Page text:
With a return to in-person learning nearing for some groups of Chicago Public Schools students, the district has announced it will spend $8.5 million on air purifiers for classrooms and staff spaces to protect against the coronavirus.
CPS on Wednesday announced it has completed audits of the ventilation systems inside nearly every district school and will be purchasing Intellipure HEPA air purifiers for every classroom that will be used for in-person learning and staff spaces that don’t have mechanical ventilation.
“While we are committed to ensuring proper ventilation in every classroom we use, these purifiers alone are capable of ensuring clean air circulation that matches the benefit provided by mechanical and natural ventilation,” CPS Chief Operating Officer Arnie Rivera said.
According to Rivera, that $8.5 million will be used to purchase more than 20,000 air purifiers, which the district said will be capable of ensuring clean, regularly filtered air for classrooms even if mechanical or natural ventilation is not available.
The district said its audits involved classroom-by-classroom assessments of ventilation systems in every CPS school, along with air quality assessments conducted by an independent state-licensed industrial hygienist.
As of Monday, CPS said 94% of spaces (out of more than 36,000 spaces assessed) in school buildings and 99% of classrooms (of the nearly 20,000 assessed) either have a functioning mechanical ventilation system or an operable window.
Those spaces audited include areas like offices, gyms, libraries and nurses stations.
According to the district, state-certified hygienists evaluated 513 CPS campuses for airborne particulates, carbon monoxide levels, temperature and relative humidity, and each school has been deemed acceptable for re-occupancy based on their results.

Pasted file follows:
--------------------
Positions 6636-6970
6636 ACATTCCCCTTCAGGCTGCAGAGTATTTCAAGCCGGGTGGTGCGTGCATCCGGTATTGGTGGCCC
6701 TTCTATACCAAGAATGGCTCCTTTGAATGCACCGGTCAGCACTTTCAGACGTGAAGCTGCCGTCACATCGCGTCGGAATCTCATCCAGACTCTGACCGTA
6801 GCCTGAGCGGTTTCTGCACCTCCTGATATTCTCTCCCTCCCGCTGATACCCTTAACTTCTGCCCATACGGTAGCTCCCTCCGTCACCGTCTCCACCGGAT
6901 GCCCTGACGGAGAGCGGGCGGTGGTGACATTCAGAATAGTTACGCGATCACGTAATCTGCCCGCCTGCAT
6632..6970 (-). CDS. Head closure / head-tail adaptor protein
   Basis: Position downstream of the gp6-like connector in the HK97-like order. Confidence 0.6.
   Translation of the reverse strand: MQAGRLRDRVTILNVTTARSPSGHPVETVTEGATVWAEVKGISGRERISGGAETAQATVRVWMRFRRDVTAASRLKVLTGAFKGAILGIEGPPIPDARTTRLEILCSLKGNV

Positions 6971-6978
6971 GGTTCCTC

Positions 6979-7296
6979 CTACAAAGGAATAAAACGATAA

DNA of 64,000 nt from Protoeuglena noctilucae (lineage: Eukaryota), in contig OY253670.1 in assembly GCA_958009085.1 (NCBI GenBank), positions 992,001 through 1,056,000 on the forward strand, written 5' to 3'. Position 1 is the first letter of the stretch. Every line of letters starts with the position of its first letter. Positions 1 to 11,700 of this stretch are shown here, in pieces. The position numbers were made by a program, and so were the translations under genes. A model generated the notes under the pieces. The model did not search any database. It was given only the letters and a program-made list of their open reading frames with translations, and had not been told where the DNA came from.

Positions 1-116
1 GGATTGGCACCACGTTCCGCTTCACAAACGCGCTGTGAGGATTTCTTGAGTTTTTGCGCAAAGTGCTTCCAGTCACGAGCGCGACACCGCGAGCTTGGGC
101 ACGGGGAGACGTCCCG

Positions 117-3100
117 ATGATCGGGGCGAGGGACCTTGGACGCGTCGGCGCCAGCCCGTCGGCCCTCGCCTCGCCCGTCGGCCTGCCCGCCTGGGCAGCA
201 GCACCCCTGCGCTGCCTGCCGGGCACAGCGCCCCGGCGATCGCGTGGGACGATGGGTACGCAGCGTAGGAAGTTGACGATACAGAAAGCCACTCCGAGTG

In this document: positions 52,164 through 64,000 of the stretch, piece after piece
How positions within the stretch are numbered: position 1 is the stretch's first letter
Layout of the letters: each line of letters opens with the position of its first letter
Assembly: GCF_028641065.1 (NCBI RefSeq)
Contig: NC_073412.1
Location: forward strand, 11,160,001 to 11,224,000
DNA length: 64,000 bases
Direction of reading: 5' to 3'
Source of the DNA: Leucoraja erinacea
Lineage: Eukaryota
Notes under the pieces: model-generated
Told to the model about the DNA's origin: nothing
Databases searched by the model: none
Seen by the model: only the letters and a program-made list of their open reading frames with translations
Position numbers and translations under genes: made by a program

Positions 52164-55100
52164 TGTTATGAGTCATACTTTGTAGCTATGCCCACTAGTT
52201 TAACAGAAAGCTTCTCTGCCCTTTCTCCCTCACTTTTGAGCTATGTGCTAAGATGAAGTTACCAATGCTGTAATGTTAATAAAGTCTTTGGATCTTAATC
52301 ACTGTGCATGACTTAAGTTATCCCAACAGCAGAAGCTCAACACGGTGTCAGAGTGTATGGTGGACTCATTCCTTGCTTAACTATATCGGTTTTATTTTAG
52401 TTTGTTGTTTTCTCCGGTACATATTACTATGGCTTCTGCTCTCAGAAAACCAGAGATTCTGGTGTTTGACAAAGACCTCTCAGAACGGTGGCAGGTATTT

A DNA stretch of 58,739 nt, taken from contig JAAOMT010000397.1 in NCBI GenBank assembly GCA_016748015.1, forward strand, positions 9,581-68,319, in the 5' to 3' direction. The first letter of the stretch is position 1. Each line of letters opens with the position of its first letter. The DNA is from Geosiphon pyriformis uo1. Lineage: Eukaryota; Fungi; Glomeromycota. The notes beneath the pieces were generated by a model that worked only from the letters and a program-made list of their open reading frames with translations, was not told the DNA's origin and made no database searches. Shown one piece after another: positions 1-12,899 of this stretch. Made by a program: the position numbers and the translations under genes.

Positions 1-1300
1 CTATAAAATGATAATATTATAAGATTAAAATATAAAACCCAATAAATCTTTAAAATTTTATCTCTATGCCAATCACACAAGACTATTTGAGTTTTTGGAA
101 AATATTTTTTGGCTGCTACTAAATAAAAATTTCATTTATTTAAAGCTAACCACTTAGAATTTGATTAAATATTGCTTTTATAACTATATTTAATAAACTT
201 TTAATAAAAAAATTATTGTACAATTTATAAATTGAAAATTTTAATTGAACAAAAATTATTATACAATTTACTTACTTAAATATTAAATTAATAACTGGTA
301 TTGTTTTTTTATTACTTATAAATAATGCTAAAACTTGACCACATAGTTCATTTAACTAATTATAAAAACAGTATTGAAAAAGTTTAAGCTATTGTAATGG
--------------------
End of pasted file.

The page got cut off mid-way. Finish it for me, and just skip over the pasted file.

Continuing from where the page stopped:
Additional assessments at six other schools that have been under recent construction will be completed in the “near future.” Completed school-by-school results are available at cps.edu/airquality.
CPS in October announced it expects to phase pre-K and some special education students back into in-person learning beginning in the second quarter of the school year. The new quarter will begin Monday.
Since then, the number of COVID-19 cases has spiked statewide and Chicago’s rolling seven-day testing positivity rate is at 9.5%. But Dr. Jennifer Seo, medical director at the Chicago Department of Public Health, said schools and day cares that follow strict mitigation strategies have not seen coronavirus outbreaks.
“We at CDPH are confident that CPS’ plan will safely allow for in-person education based on both our Chicago experience and what we’ve seen around the country,” she said. “We’re confident in their strong protocols around symptom screening, mask wearing, social distancing and cohorting, hand hygiene, environmental cleaning and other measures, including their ventilation plan.”
An independent arbitrator last month ruled that CPS buildings were not “safe and healthful” for the hundreds of clerks and other staff required to do their work in person.
And the Chicago Teachers Union has filed multiple grievances over the school district’s plan to resume in-person learning, and has cited a lack of adequate ventilation in many classrooms. Last month, the union said 60% of CPS schools have no central HVAC system and only 9% have air filtration systems meeting public health recommendations for COVID-19 safety.
Any classroom that will be used for in-person learning will receive an air purifier before students return, according to CPS.
While every CPS student will begin next week with remote learning, Rivera said the district still does intend to bring pre-K and cluster program students back for in-person learning, and an announcement of when that will happen will be made soon.
“Our announcement today,” he said, “is just the latest step we have taken to ensure a safe return to school for our students and we will continue to take many more steps forward as we continue to put their safety above anything else.”